IMBABURA UNESCO GLOBAL GEOPARK (Ecuador)

“Imbabura: land of lakes and volcanoes, inter-cultural heritage, legends, and more”

©UNESCO/Gobierno Autónomo Descentralizado Provincial de Imbabura


Celebrating Earth Heritage

The Imbabura UNESCO Global Geopark is located in South America, in the inter-Andean region of the Republic of Ecuador. This space is characterized by volcanic complexes, lakes, waterfalls, geological faults, mines, archeological remains, and cultural heritage. The site covers an area of 4619.03km2. The highest peak is the Cotacachi Volcano, at 4939 metres above sea level, and the lowest point is the Guayllabamba River basin, at 600 metres above sea level.

According to the Geophysical Institute of the National Polytechnic School, the Imbabura, Chachimbiro and Cuicocha volcanoes are potentially active, whereas, the volcanoes Pilavo, Parulo, Yanahurcu de Piñan, Pulumbura, Cotacachi, Cubilche, Cushnirumi, Cusin, Fuya-Fuya and Mojanda are considered to be dormant or extinct. All of the volcanoes in this geopark are being constantly monitored in case of potential activity.

The hydrothermal systems within these volcanic complexes are also important part of the regional economy. Explorative drilling in Chachimbiro has reached a depth of 2000 metres, capturing temperatures above 200 ° C, which is ideal for the extraction of geothermal energy. These resources harness the natural heat of volcanic systems, which can then be exploited as a renewable energy resource. The hot springs are also popular for tourist activities.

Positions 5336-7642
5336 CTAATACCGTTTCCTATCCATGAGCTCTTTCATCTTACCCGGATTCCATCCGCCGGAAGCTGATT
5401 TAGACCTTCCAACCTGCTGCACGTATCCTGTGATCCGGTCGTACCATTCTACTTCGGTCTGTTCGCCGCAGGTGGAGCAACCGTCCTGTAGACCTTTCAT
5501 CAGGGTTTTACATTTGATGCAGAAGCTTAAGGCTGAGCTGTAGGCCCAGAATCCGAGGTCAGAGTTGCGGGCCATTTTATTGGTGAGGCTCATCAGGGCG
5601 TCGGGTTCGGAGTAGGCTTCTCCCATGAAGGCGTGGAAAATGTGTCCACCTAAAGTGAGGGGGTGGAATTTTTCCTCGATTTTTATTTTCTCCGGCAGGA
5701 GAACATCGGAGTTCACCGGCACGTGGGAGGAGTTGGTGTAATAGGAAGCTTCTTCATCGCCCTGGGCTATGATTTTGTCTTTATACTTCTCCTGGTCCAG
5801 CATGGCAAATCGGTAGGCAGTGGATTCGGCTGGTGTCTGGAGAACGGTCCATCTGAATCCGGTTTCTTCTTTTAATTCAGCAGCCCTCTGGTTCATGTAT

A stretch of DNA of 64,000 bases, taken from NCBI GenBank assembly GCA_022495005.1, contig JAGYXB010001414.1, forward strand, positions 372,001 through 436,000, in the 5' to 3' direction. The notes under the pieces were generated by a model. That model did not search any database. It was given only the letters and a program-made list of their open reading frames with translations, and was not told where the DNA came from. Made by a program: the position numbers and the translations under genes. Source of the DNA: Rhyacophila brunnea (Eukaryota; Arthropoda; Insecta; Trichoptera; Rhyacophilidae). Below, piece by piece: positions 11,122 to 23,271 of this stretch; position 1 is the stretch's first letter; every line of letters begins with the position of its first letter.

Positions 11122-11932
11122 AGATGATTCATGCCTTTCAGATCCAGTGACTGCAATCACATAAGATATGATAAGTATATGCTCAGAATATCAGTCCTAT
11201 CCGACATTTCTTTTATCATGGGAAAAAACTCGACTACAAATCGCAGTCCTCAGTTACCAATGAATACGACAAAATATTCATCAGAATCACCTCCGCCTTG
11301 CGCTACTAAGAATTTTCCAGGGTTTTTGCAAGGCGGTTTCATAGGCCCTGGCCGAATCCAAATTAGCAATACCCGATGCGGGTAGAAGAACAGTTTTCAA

©UNESCO/Gobierno Autónomo Descentralizado Provincial de Imbabura


Sustaining local Communities

Imbabura is inhabited by approximately 428,300 people. The main city, San Miguel de Ibarra, is at the foot of the Imbabura Volcano, on the left bank of the Tahuando River. It is known as the ‘white city’ for its colonial white-painted houses.

The cultural heritage of the region can be traced back to the prehistoric era, and is currently inhabited by the Caranqui people, including ethnic groups of the Otavalos, Zuletas, Natabuelas plus the Afro-Ecuadorian people, Montuvio, the Awa, and all the diverse locals. These groups are renowned for their unique traditions and artisan expressions.

Mining in this region provides materials for cement and construction projects. Sustainable development efforts have focused on the responsible extraction of copper and gold – among other purchased minerals – in order to protect populations and ecosystems.



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